Painting in the creek in front of Jamie’s waterfall, at dusk. I loves my Keens!
At our last painting session, Marilyn whipped out her grayscale markers (making me instantly regret that I hadn’t brought mine along). The forest was remarkably dark and moody this week, and the spring foliage far less advanced than down on the lake plains, and I was finding it difficult to find a range of values.
Marilyn Fairman sketching in grayscale markers.
A tonal drawing immediately reveals the strengths and weaknesses of one’s composition—if it doesn’t work in the simplified view, it isn’t going to work after you’ve invested hours painting, either. In fact, the painting I did in that last session ended up mired in a compositional issue that would have been immediately apparent had I done some fundamental drawing before starting, but I was tired and cutting corners.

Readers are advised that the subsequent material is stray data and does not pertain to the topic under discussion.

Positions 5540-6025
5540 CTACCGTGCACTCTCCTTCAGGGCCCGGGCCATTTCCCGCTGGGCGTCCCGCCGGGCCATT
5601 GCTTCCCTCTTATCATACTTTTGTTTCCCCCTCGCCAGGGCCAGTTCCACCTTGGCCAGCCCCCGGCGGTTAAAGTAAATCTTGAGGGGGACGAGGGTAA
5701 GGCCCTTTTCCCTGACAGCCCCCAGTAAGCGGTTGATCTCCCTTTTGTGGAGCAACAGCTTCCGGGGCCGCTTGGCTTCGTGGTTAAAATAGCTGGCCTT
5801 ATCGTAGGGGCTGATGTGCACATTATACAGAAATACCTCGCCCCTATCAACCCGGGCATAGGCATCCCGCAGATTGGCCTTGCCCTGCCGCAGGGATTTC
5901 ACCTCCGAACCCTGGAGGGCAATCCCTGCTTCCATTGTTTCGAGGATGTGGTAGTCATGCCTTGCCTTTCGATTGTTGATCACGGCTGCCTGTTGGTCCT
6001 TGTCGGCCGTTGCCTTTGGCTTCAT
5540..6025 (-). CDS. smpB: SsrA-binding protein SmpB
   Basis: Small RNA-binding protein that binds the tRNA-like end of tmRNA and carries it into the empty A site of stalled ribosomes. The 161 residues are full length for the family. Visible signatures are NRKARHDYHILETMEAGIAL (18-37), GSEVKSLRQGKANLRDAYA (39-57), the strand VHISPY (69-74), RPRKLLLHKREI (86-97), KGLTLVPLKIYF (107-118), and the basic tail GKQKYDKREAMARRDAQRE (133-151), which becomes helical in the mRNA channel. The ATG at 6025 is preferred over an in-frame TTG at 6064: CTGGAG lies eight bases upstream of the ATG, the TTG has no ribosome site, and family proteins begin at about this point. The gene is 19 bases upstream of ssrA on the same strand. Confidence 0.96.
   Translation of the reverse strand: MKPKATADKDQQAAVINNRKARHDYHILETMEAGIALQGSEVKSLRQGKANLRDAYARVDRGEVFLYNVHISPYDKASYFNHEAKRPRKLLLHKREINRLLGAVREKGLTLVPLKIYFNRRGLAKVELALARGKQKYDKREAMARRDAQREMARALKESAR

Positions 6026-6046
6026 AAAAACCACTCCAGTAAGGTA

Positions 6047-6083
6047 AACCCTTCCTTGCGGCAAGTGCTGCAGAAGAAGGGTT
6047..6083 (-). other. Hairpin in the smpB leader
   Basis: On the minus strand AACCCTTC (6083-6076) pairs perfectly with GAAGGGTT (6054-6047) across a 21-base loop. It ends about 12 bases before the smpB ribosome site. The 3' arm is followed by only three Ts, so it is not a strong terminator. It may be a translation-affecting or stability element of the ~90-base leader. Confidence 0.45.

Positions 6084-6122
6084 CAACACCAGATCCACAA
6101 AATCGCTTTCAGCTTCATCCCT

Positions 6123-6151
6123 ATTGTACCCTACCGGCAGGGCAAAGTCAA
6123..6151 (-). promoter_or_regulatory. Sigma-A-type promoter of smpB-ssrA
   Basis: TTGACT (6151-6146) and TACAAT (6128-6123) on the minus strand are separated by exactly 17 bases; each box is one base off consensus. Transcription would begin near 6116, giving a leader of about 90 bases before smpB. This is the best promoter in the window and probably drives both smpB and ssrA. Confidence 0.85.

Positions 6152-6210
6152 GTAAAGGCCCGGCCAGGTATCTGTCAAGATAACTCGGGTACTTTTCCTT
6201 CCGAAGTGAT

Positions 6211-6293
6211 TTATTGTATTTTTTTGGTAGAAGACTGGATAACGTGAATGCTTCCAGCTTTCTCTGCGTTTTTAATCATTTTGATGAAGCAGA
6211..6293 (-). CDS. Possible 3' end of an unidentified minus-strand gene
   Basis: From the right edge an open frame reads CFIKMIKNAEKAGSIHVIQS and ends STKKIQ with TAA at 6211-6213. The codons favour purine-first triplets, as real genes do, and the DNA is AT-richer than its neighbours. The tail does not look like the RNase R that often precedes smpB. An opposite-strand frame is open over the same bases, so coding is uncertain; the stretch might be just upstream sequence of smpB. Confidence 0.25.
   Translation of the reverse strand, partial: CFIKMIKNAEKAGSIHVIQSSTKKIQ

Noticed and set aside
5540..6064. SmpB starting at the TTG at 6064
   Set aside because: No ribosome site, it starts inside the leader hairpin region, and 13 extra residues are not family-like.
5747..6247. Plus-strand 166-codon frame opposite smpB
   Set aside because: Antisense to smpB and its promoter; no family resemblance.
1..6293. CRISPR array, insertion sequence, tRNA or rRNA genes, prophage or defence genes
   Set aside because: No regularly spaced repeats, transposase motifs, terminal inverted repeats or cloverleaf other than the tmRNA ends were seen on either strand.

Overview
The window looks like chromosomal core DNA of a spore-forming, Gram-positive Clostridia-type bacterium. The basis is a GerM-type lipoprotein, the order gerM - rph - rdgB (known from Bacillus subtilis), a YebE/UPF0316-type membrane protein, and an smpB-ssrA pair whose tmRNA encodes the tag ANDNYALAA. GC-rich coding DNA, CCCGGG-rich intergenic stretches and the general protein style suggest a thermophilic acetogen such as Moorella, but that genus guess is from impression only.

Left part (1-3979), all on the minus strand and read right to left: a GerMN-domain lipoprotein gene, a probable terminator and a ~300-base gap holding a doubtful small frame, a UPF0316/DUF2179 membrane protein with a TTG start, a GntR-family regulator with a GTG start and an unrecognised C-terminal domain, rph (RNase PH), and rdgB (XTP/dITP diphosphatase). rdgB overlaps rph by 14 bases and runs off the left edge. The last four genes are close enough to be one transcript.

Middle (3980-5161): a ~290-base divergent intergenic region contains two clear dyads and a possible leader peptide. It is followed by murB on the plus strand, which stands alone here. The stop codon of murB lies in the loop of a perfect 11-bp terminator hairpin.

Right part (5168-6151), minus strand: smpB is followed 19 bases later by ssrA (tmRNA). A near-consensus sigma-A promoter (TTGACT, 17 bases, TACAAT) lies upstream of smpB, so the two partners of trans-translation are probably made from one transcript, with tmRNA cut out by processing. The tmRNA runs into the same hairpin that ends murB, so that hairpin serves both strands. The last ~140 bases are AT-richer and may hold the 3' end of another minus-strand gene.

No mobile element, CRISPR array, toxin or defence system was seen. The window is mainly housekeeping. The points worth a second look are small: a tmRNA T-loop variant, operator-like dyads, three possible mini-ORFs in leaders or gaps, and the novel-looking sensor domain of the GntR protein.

“Canoes at Irondequoit Inn,” oil sketch
To me, the difference between an adequate painter and an excellent painter is the amount of time said artist spends drawing. I wrote earlier this week about watercolor sketching, and have written frequently about drawing with a plain, ordinary graphite pencil.
“Breakwater at Irondequoit Bay,” oil sketch
In the field, however, I most often sketch with oils on small canvases. Here is a sketch I did of the canoes at the Irondequoit Inn, and another of the breakwater at Irondequoit Bay.* They took about as long as a graphite or watercolor sketch would have, but their purpose is somewhat different: they are simplified and monumental in the same way as the tonal grayscale marker (which is by far the fastest way of sketching).
And the painters home from the hill…